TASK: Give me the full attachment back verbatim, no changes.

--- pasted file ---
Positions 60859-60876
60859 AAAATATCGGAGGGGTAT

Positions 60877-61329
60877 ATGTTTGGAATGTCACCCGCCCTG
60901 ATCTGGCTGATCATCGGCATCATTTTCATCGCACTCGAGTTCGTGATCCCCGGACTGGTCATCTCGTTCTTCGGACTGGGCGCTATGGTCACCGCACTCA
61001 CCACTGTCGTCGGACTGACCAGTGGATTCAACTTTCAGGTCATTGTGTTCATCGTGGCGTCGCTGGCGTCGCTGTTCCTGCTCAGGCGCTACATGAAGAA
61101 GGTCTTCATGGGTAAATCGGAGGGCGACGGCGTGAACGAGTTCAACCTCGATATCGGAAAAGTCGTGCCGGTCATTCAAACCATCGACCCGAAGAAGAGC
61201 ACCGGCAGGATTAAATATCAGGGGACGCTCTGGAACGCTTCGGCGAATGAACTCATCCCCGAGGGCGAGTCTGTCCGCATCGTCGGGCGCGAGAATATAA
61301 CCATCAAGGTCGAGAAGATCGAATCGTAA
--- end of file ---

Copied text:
Positions 60859-60876
60859 AAAATATCGGAGGGGTAT

Positions 60877-61329
60877 ATGTTTGGAATGTCACCCGCCCTG
60901 ATCTGGCTGATCATCGGCATCATTTTCATCGCACTCGAGTTCGTGATCCCCGGACTGGTCATCTCGTTCTTCGGACTGGGCGCTATGGTCACCGCACTCA
61001 CCACTGTCGTCGGACTGACCAGTGGATTCAACTTTCAGGTCATTGTGTTCATCGTGGCGTCGCTGGCGTCGCTGTTCCTGCTCAGGCGCTACATGAAGAA
61101 GGTCTTCATGGGTAAATCGGAGGGCGACGGCGTGAACGAGTTCAACCTCGATATCGGAAAAGTCGTGCCGGTCATTCAAACCATCGACCCGAAGAAGAGC
61201 ACCGGCAGGATTAAATATCAGGGGACGCTCTGGAACGCTTCGGCGAATGAACTCATCCCCGAGGGCGAGTCTGTCCGCATCGTCGGGCGCGAGAATATAA
61301 CCATCAAGGTCGAGAAGATCGAATCGTAA